Chapter 76482406

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Chapter NumberXLIII
Chapter TitleTHE MARQUIS S DESPERATION.
Chapter Urlhttp://nla.gov.au/nla.news-article76482406
Full Date1894-02-06
Page Number4
Corrections0
Word Count973
IllustratedN
Last Corrected0000-00-00
Newspaper TitleThe Daily News (Perth, WA : 1882 - 1950)
Trove TitleA Terrible Wrong
article text

OUR NOVELIST

A TERRIBLE WRONG,

BrM!W.HAmnBTLsm ; Author of 'Tht Doubk Ufa' « Lord

DarfywQ#8.0nme,' $?--?

CHAPTER XLIII. THK MARQUIS S DESPERATION,

' My stolon visit is over,' said her ladyBhip, with ft heavy sigh. ' I could not havo remained so long, ? Dolores, but that Lord GHonmorris rundown into Sussex to-day. Ab soon as ho left tho house on his way to the station I hurried out upon my visit to you. Tho marquis will not 1)0 homo before seven o'olook, and it is now nearly fivo. I flhall havo time

How glad I shall bo when all this BGorocy and subterfuge will be no longer necessary .' ElspefcU had summoned a cab and Lady Glonmorris descended and entered it, giving as her point of des tination tho corner of Oxford and North Audloy streets. Hero she dis charged tho volriole, completing her journoy on foot. She mounted tho marble steps of her homo and knocked sharply, A liveried servant gave her admit tance, and sho ran lightly up tho stairs to hot* boudoir. Tho luxurious room was fragrant with tho scont of hothouso blooms, and warm with the genial glow of the rod fire in tho silvored grate. The oandlos had not, been lightod, and the soft ? shadows of tho darkening day began to fill tho corners of tho great chamber, But Lady Glenmoms noted neither warmth nor luxury. -. As sho orosBod tho threshold her gaze became rivoted upon tho figure

of hoi* husband, who eat near tho hearth, hia countoimnoo wearing an expression of gravity and sternnosfl which sho had ofton seon upon it of late, and whioh struck terror to her floul. His presence in her room alarmed her,' Sinoo that night at King's Holm, months before, when ho had asked in vain for hor confidence, ' ho had never ontored hor privato apart ment, and had scarcely spoken to hor, Sdvo in the presence or others. The oxifjtonco of her fatal sooret had been as torriblo for him as for her. Oould his visit now bo a token of his roviving confidence in her P Had the marquis found himself un able longer to bear this horriblo estrangement P Tho wifo's heart gave a great, wild bound in sudden excitement and hope fulness. ' You avo homo early, Hugh,' eho said, tosBing asido her hat and shawl. ' I did not expect you until a later train, Havo you boon baok long P' ' I havo not loft town to-day.'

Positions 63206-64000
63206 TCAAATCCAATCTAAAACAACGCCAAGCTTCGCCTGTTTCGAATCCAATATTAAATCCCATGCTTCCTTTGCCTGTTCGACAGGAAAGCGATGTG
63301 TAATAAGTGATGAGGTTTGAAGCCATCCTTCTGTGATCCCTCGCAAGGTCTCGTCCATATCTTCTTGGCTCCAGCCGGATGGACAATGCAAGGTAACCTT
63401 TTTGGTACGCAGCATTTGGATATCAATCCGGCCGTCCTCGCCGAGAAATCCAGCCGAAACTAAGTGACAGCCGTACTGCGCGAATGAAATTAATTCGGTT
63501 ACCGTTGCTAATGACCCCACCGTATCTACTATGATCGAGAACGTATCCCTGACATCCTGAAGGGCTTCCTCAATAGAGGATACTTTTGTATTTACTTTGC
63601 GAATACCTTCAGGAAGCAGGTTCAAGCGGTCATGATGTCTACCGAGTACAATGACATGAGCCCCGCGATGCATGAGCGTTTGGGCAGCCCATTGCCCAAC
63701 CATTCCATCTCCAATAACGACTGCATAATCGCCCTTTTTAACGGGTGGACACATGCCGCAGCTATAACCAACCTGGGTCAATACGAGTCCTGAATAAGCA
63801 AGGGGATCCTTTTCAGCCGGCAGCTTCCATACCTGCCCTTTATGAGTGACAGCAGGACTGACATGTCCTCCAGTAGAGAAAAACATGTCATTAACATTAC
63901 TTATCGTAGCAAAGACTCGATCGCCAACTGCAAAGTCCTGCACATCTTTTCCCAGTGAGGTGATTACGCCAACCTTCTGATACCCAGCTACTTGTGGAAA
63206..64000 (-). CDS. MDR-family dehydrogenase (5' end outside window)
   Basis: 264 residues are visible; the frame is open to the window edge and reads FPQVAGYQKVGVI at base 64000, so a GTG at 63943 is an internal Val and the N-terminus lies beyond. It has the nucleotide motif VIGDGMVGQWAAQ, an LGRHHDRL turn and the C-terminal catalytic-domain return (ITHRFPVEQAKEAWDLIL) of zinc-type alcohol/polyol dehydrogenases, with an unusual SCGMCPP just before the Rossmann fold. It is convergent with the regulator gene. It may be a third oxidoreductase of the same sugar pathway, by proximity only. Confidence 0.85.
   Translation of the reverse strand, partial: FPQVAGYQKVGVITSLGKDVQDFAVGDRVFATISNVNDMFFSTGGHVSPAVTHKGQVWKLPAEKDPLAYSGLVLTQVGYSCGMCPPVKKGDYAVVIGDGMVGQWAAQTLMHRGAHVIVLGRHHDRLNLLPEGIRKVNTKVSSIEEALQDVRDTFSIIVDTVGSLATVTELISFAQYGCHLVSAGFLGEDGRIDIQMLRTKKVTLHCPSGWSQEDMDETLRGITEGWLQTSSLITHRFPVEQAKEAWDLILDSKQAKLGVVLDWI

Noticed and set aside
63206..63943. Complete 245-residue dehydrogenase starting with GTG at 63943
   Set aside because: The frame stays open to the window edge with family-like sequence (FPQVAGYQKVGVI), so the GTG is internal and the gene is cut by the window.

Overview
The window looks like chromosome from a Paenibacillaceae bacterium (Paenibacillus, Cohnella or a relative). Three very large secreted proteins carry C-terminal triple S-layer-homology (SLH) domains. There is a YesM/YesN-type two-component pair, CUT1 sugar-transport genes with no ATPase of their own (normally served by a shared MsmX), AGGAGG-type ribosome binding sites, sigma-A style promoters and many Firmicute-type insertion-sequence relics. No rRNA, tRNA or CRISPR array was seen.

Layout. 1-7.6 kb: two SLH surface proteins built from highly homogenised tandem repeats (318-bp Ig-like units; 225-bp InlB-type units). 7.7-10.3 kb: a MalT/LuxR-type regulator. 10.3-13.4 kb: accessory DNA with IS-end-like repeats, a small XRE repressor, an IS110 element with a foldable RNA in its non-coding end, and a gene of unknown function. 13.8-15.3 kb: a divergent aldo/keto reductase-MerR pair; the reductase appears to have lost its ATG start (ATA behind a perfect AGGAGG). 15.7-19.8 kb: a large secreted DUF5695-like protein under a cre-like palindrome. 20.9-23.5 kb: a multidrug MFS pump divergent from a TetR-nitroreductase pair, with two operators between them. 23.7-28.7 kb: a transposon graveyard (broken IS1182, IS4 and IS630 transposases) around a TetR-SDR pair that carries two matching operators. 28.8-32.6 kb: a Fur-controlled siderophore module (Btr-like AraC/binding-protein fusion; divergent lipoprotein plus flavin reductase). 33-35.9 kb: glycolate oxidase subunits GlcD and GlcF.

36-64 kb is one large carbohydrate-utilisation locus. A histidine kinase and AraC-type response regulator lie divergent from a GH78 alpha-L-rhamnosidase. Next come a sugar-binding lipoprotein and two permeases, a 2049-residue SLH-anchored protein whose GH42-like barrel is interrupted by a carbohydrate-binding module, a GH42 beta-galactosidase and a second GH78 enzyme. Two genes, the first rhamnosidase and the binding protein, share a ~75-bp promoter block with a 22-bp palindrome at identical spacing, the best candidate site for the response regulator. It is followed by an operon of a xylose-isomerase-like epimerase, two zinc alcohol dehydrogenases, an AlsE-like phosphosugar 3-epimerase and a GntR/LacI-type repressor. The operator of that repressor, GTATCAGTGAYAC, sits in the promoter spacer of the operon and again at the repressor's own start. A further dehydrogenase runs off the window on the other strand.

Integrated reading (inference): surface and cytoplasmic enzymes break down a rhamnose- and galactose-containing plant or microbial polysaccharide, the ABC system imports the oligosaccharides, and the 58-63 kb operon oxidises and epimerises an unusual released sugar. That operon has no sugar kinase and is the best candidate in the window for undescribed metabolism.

Tuo taint colour slowly drifted out' of tho lovely blonde face of Lady Glonmorris. II You havo not boon out of town P' Bho aaid. ' I missod the train,' replied Lord Glenmorris, brioflv.' Lady Glonmorris sat down in tho noarost chair. ' I returned h«mo to find that you hadgono out,' continued the marquis. ' I mado somo calls, and lunohed at my club. I returned an hour ' ago to find that you woro still absent. You havo boon gone all day, it seems. Whore havo you boon P' Tho wife quailed before the stern ovob of her husband, thoso eyes with their koen acousing. What could she answor P SIiq had not made tho faintest protonoe of shopping that day. Sho had boon nowhoro but to Rollingham-row, A partial confession of the truth was unavoidable, II 1 havo boon to spend tho day with a young lady—a friend of mine, the marchioness said, trying to speak carelessly. ' What young lady P' That was a question whioh Lady Glenmorris darod not anBwor. To ro

. vow ijuivivn a uuuiu wuuiu opun ino way to a scoro of now perplexities and dangers. 'It Ib no ono whom you know, Hugh,' sho said, and in spite of hov efforts her voice tromblod. ' The young lady is a protcga of mine in whom I am dooply iutoreetod, but you have novor Boon hor.' 'Sho has a nnmo, I suppose P Why do you not mention it P' ' Bocauso I doolino to bo cross questioned, as if I woro a prisonor at the bar,' cried, tbo marchionoas, with a sudden spirit. ' You doubt me, TT 1 IT Ml ii i n n *i

raysoli* I will givo you no further explanations. No doubt you would refuse to beliovo them if I did,' Tho marquis had riseu at hor on trance, Ho regarded her now with a searching gaze, his keen black eyes piercing through her blue ones down to hor very soul. Ho saw all her agitation and troublo ; lie saw that her day's absenoo covored a secret, whioh was probably a part of tho terriblo ? mystery that had so long stood be tween them as a mighty barrier. *' You speak truly, Valeria, wlion you say that I distrust you,' he de clared, after a pause. (l Our happi ness was long ago destroyed, but 1 be lioved that you would scarcoly dare to ? ' bring dishonour upon the name I bo fltowed upon you, Be warned, beforo you go further. I cannot livo longer in this way. I am torn with jealous ies and distrusts. Unless you choose to givo mo a wifo's confidence—the ? confidence 1 havo a right to domand —1 shall send you back to King's Holm, and loavo England, A crisis in our lives lias arrived, I demand cither your confidenca or our sep aration.' , Lady Glenmorris could not answer, Her husband waited for some minutes in a doad silence, and still sho did not spoak. Then, with a face as white as hor own, and with lips compressed, and storn and rigid f ca turos, ho slowly strode from the room, his words continuing to ring in tho ears of his unhappy wifo long after tho echo o£ his tread had ceased.